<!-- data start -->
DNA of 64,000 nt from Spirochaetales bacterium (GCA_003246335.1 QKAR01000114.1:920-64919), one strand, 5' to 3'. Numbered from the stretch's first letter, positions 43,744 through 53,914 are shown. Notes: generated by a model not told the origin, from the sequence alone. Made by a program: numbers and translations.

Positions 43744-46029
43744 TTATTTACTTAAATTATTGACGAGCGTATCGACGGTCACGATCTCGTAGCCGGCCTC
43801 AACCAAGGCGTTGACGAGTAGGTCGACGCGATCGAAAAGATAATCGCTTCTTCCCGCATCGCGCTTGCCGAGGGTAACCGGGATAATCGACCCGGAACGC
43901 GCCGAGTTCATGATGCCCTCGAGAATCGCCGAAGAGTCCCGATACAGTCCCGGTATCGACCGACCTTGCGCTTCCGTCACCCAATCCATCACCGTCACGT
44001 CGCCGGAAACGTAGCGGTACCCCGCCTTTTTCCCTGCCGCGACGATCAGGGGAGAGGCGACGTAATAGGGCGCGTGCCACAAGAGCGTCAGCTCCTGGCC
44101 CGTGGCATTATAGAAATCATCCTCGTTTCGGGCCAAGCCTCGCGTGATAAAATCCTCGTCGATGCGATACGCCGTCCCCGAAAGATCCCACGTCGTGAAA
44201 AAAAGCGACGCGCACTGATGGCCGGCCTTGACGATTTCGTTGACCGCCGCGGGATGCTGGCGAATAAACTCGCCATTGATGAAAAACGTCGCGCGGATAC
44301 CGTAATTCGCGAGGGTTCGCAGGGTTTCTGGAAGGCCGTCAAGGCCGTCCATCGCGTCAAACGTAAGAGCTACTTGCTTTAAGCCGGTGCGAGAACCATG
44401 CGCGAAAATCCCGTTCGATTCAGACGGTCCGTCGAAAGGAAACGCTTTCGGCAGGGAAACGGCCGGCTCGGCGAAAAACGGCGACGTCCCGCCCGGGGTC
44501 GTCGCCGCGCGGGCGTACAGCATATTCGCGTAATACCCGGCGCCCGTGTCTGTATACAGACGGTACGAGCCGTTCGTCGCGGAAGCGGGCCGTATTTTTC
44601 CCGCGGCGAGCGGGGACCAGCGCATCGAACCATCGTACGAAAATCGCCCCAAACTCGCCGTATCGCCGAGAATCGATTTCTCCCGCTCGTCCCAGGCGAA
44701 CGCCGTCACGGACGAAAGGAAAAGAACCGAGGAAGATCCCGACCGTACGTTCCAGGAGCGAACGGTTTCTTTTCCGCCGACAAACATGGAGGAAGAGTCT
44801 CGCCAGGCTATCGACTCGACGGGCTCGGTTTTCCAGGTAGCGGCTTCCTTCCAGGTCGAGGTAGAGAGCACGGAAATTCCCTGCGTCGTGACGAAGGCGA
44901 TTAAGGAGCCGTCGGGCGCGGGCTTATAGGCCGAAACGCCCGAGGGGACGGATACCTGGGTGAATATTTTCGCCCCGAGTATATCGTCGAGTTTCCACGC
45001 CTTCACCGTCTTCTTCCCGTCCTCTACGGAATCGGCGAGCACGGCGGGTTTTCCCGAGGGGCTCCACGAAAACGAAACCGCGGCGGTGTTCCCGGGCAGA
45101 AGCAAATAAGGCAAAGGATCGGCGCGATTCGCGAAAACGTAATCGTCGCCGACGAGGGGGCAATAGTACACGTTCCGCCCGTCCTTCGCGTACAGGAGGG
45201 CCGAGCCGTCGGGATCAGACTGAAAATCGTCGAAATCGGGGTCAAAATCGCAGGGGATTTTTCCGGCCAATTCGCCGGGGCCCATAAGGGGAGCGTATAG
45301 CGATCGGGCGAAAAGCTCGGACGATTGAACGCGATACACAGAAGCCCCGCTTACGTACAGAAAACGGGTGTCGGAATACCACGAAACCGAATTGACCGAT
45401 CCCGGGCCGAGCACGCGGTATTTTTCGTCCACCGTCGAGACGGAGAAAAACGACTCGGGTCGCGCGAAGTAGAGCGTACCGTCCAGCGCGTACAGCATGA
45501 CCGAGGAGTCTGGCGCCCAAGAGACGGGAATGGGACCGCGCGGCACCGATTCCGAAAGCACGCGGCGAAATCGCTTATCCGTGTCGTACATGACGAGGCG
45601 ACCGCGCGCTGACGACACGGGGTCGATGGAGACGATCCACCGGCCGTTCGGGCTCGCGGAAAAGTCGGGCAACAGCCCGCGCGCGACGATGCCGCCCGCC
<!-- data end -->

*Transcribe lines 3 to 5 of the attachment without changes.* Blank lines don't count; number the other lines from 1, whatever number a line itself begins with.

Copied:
43744 TTATTTACTTAAATTATTGACGAGCGTATCGACGGTCACGATCTCGTAGCCGGCCTC
43801 AACCAAGGCGTTGACGAGTAGGTCGACGCGATCGAAAAGATAATCGCTTCTTCCCGCATCGCGCTTGCCGAGGGTAACCGGGATAATCGACCCGGAACGC
43901 GCCGAGTTCATGATGCCCTCGAGAATCGCCGAAGAGTCCCGATACAGTCCCGGTATCGACCGACCTTGCGCTTCCGTCACCCAATCCATCACCGTCACGT